Validation of a questionnaire algorithm based on repeated open application testing with the constituents of fragrance mix I
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Background: In a European study on contact allergy in the general population, it was hypothesized that the combination of contact allergy to a fragrance together with a history indicating dermatitis at exposure, and thereafter subsequent avoidance of scented products, implied a diagnosis of allergic contact dermatitis. Objectives: The primary aim of this study was to validate this hypothesis and algorithm. The secondary aim was to investigate whether there was any association between the outcome of the repeated open application test (ROAT) and the patch test reactivity. Methods: In total, 109 patients with and without contact allergy to fragrance mix (FM) I were recruited. Volunteers from six European dermatology clinics participated in the study including a patch test and a ROAT. Results: Positive ROAT reactions were noted in 26 of the 44 volunteers with contact allergy to FM I. None of the volunteers reacted to the vehicle (P < 0·001). More individuals with a positive algorithm had positive ROATs than those with a negative algorithm. However, the difference was not statistically significant. The lower the patch test concentration eliciting a positive test reaction, the more likely a positive ROAT and the more likely that the positive ROAT appeared early during the investigative period. Conclusions: The algorithm used in this study was not substantiated in this ROAT set-up. The stronger the patch test reactivity the more likely was a positive ROAT and the more likely it was that the positive ROAT appeared early during the application period. What's already known about this topic?. To the best of our knowledge, a scientifically designed and conducted repeated open application test (ROAT) has never been performed before to validate a diagnosis of allergic contact dermatitis partly based on a questionnaire. What does this study add?. This is the largest controlled, randomized and blinded ROAT performed to date. Higher patch test reactivity to fragrance mix I indicated a greater likelihood of a positive ROAT. What are the clinical implications of this work?. Further refinement of the questions is required in order to diagnose allergic contact dermatitis from fragrances based on a questionnaire.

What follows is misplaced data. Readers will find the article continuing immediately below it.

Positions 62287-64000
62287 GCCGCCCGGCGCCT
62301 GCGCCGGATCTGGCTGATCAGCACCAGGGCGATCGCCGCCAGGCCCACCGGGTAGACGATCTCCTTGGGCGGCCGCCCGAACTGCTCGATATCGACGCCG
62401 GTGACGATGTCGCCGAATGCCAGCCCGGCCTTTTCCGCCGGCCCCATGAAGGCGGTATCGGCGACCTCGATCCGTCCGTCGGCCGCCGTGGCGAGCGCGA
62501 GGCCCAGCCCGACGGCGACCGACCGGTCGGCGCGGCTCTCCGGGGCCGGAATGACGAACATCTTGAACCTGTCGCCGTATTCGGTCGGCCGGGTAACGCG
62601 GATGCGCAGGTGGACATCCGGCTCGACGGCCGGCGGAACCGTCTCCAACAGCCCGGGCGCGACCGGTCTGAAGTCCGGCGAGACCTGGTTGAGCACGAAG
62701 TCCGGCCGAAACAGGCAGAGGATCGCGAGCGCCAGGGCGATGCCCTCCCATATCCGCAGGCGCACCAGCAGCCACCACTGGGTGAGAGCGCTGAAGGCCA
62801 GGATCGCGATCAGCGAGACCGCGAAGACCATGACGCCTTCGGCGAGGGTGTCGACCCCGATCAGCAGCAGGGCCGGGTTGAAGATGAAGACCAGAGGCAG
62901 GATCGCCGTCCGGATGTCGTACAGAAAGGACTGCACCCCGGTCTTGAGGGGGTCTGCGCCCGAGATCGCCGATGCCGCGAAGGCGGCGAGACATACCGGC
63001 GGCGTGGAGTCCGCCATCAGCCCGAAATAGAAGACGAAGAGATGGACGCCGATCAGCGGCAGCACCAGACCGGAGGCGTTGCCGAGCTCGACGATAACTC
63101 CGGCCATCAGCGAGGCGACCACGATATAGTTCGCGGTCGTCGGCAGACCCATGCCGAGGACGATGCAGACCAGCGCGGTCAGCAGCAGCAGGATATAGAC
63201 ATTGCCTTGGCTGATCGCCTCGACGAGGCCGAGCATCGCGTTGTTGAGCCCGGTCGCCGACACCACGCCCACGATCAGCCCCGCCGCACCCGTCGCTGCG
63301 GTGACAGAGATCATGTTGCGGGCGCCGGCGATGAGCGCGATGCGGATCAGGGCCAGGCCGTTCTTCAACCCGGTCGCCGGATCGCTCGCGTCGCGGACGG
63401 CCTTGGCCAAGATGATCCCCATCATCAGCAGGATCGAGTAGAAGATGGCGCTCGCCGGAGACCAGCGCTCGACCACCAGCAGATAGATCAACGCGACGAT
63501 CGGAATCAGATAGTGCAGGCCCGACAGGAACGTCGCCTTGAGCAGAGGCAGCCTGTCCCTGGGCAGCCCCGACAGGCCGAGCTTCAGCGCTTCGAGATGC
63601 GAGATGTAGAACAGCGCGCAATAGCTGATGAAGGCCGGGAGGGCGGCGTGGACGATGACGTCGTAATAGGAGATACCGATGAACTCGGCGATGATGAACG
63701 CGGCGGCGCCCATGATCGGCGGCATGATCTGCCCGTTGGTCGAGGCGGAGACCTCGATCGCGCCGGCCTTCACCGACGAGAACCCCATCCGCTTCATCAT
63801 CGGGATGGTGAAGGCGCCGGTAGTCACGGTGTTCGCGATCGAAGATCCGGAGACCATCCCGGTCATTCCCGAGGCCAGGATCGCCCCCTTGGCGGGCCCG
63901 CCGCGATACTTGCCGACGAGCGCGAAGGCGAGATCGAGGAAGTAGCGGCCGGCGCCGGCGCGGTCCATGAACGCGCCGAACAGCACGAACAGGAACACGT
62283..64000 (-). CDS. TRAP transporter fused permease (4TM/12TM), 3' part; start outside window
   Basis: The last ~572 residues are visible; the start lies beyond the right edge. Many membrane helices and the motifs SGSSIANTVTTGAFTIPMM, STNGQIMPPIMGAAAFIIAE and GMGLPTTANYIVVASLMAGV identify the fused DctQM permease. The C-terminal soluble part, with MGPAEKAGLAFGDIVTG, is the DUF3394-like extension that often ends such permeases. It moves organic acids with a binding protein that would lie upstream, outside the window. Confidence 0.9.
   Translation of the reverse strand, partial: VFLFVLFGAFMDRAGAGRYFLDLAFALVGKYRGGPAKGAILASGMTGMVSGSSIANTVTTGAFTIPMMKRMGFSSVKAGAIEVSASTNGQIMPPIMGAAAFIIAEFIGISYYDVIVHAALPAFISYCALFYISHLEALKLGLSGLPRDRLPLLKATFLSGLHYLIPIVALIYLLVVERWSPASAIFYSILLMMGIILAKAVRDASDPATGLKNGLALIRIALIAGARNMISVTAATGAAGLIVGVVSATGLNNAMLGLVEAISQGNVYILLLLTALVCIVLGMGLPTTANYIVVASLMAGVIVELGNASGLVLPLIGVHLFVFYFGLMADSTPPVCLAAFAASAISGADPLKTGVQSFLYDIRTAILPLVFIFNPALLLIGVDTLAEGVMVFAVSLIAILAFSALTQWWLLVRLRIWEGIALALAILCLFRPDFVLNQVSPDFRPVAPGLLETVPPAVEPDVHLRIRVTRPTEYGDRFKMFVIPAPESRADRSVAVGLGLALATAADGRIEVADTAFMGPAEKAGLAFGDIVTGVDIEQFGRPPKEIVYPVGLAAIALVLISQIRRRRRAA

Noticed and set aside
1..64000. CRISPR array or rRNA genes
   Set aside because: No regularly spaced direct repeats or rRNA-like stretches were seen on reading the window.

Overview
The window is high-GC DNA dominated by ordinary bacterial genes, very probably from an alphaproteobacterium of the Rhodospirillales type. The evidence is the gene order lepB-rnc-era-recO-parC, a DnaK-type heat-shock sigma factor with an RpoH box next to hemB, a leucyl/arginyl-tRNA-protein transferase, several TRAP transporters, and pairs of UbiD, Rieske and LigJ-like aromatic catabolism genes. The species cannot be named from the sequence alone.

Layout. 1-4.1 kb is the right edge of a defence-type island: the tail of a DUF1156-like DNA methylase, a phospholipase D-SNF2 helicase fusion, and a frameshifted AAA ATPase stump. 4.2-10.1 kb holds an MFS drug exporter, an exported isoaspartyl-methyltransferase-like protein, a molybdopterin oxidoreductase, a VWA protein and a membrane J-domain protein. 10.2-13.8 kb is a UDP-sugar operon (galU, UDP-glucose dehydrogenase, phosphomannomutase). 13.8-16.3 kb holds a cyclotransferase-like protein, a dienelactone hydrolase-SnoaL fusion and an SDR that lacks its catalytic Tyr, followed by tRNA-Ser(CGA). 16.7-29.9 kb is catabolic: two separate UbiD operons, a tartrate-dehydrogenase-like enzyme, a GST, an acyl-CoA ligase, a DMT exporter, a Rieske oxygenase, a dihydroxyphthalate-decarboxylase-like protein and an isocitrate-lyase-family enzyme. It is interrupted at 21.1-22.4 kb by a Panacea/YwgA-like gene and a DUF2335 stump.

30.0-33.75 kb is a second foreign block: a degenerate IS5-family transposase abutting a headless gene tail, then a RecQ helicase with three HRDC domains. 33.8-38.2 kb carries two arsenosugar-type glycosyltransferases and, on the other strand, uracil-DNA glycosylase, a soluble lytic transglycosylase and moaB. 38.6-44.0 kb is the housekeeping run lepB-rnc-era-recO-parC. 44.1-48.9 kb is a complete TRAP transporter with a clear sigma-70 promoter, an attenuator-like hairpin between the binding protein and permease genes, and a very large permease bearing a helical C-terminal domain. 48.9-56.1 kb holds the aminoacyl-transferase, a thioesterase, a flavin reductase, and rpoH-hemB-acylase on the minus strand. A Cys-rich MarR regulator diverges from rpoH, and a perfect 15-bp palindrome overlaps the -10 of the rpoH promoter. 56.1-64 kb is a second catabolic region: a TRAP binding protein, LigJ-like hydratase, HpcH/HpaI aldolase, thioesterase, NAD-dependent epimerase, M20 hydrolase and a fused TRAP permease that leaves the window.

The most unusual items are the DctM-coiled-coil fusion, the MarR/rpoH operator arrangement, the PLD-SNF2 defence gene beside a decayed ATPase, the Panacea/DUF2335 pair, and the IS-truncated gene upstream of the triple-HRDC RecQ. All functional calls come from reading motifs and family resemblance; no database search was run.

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Subject classification (UKÄ) – MANDATORY
|Journal||British Journal of Dermatology|
|Publication status||E-pub ahead of print - 2019 Jun 17|